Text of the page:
Breastfeeding may not reduce allergy, asthma risk

November 1, 2007

Neither extended nor exclusive breastfeeding have an impact on the risk of allergy and asthma development in children, according to research published online Sept. 11 in BMJ.

Neither extended nor exclusive breastfeeding have an impact on the risk of allergy and asthma development in children, according to research published online Sept. 11 in BMJ.

Michael S. Kramer, MD, of Montreal Children's Hospital in Quebec, Canada, and colleagues conducted a study of 17,046 mother-infant pairs from 31 Belarussian hospitals and clinics, of whom 13,889 were followed-up at 6.5 years. Half the pairs were in hospitals that provided breastfeeding support and promotion in line with the WHO/UNICEF baby friendly hospital initiative, while the other half were not.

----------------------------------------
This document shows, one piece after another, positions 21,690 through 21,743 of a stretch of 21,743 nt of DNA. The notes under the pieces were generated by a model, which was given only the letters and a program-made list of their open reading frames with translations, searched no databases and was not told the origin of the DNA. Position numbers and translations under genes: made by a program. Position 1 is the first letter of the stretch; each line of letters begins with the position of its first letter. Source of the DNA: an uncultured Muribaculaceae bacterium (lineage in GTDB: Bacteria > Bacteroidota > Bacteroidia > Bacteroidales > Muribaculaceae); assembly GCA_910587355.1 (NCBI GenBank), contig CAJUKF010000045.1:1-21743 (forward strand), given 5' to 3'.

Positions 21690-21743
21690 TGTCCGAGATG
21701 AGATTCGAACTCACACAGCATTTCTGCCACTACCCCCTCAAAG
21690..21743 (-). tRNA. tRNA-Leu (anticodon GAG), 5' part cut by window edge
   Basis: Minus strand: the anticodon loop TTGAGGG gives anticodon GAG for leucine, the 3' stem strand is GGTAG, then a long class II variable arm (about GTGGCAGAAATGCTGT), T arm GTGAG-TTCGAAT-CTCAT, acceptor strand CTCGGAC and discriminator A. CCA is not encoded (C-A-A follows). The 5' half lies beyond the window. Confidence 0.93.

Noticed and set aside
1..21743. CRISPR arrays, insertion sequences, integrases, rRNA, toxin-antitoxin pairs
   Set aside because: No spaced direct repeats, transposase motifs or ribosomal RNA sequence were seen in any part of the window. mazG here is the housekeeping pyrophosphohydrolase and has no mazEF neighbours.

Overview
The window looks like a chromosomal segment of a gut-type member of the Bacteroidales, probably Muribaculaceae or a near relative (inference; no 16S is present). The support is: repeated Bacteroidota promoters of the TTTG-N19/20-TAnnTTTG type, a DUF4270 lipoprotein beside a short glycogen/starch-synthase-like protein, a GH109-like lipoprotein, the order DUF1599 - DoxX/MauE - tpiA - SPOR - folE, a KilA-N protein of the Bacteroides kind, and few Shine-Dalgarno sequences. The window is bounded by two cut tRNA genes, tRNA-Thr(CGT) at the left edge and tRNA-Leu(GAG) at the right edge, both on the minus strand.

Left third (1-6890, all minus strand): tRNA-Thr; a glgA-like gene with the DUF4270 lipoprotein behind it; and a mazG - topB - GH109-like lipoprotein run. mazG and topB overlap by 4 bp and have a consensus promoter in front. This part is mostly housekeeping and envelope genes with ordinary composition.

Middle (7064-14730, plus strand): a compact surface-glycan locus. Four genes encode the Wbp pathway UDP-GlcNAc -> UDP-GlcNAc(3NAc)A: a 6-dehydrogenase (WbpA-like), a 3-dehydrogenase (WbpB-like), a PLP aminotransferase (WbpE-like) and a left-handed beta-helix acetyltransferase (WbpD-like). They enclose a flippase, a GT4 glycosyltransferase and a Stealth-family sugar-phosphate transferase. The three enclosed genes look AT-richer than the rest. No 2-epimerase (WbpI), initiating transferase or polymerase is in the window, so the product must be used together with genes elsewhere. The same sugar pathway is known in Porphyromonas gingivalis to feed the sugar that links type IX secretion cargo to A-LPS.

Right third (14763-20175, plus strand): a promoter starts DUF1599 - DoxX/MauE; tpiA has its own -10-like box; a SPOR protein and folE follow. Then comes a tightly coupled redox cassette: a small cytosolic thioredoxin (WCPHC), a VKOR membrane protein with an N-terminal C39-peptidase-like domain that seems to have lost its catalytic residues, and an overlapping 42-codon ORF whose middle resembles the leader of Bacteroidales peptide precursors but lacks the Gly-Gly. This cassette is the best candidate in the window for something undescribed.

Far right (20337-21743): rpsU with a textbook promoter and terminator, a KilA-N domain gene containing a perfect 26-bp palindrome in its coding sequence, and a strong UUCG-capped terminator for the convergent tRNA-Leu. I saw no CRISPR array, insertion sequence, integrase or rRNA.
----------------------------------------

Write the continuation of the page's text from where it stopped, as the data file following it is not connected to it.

By 3 months after birth, 43.3% of the women in the intervention group were exclusively breastfeeding, versus 6.4% in the control group. The women in the former group were also significantly more likely to be still breast-feeding at the 12-month mark.

"These results do not support a protective effect of prolonged and exclusive breastfeeding on asthma or allergy," they conclude.

Kramer MS, Matush L, Vanilovich I, et al. Effect of prolonged and exclusive breast feeding on risk of allergy and asthma: cluster randomised trial. BMJ. Published online September 11, 2007 at http:// http://www.bmj.com/cgi/content/full/bmj.39304.464016.AEv1.